Top tip - the Government Gateway can be tricky to access if you lose your user ID and password, so store your information safely or note it down somewhere you can find it easily next time, to avoid a major meltdown when next year's tax return rolls around. 

How do I do a self-assessment tax return?

You can file your tax return directly on the HMRC section of the website, or through accounting software. 

It's fairly straightforward to do as long as you have kept hold of all receipts and paperwork relating to your business. Before you sit down to file your self-assessment, make sure you have all the information regarding your income, expenses, charitable donations and PAYE, as well as any other relevant documents.

If you are already using accounting software like Quickbooks or Sage, this should all be logged there and your self-assessment will therefore be simple and stress-free. 

When do I need to submit my tax return?

Get your skates on, as you need to file your tax return by midnight on 31 January 2020 in order for HMRC to assess your income and calculate the amount of tax you owe. 

But if you haven't already completed your self-assessment, don't panic - you can still do it quickly and easily here.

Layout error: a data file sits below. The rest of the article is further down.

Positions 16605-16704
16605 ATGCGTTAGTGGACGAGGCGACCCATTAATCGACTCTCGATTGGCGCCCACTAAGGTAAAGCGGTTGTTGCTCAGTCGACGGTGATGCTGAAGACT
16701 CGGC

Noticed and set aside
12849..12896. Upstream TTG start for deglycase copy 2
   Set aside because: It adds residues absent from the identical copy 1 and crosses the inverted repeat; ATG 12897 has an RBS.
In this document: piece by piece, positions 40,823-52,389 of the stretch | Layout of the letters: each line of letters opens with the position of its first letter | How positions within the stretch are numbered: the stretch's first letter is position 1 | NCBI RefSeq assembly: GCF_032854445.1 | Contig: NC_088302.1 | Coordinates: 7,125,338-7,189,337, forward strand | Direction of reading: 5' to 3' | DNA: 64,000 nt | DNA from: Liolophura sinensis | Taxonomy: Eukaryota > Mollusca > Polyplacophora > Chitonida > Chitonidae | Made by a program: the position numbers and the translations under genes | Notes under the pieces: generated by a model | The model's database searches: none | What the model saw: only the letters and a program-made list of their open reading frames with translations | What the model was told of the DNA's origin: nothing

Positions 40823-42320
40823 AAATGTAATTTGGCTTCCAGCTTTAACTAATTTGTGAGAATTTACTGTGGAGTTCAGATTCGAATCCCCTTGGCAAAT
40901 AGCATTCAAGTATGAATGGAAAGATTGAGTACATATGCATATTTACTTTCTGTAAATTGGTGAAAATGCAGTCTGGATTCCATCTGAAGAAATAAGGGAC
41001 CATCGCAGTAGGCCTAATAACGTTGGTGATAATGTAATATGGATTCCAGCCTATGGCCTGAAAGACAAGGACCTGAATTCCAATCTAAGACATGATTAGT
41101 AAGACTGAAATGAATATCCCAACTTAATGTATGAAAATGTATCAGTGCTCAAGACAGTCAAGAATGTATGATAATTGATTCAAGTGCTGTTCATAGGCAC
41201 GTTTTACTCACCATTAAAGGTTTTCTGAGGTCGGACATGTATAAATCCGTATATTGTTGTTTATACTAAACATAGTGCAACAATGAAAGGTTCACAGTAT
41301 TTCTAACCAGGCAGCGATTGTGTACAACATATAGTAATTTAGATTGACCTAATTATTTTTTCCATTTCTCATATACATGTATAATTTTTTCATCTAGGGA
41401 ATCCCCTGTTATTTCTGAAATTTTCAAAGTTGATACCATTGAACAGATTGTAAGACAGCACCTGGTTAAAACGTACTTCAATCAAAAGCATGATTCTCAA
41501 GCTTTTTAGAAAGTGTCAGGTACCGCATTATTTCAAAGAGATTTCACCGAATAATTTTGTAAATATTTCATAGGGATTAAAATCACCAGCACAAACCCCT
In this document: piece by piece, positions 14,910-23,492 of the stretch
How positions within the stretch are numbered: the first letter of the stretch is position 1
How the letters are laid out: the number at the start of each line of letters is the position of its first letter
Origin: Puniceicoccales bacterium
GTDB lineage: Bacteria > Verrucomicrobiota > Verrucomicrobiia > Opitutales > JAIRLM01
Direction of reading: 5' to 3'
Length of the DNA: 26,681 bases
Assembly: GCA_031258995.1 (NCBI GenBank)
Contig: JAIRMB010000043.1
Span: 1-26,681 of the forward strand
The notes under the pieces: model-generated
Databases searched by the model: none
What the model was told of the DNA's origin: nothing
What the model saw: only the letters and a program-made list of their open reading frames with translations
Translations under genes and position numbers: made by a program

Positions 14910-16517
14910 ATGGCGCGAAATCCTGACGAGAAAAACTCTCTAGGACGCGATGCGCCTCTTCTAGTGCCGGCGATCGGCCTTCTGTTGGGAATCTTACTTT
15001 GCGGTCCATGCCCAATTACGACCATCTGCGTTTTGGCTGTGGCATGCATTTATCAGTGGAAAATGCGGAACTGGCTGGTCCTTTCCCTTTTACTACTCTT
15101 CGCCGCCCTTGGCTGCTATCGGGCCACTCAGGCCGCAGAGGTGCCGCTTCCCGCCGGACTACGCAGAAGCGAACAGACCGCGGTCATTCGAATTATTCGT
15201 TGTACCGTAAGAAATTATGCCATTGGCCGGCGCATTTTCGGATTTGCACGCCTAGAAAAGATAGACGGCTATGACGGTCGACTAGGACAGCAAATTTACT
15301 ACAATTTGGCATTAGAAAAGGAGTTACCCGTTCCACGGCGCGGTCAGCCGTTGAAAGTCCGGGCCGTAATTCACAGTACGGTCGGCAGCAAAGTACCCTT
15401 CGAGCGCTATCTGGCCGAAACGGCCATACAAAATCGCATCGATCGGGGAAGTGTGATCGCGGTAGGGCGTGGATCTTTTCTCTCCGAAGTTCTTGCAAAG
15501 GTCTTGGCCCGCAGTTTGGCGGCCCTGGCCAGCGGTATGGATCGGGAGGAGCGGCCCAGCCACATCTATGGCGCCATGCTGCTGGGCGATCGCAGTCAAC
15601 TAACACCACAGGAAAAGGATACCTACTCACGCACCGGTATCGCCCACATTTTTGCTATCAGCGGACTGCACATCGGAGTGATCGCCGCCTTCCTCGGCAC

While you have until midnight on the 31 January 2020 to file your tax return online, it's important to be aware that the paper tax returns deadline is on the same date, so if you plan to submit this by post, you will need to do so prior to the date itself for it to be received on time.

What happens after I have filed my tax return?

Once your tax return has been filed, HMRC will assess your total income, taking into account any tax-deductible expenses relating to your business, and inform you of the amount of tax you need to pay.

Self-assessment - how to pay

Once you have registered for self-assessment, completed your tax return and received a bill, there's just the small matter of actually paying it.

The amount of tax you owe to HMRC will be sent to you, and will also be available to view on your HMRC account, and can be paid online. Simply go to your HMRC account on the Government Gateway website, log in and view your outstanding balance, then click to settle it.

If you don't file your self-assessment tax return on time, you will be fined and liable to pay a late payment penalty. A penalty of £100 will be payable if you are up to three months late in filing your tax return, and there will be even more to pay if you submit it any later than three months after the deadline.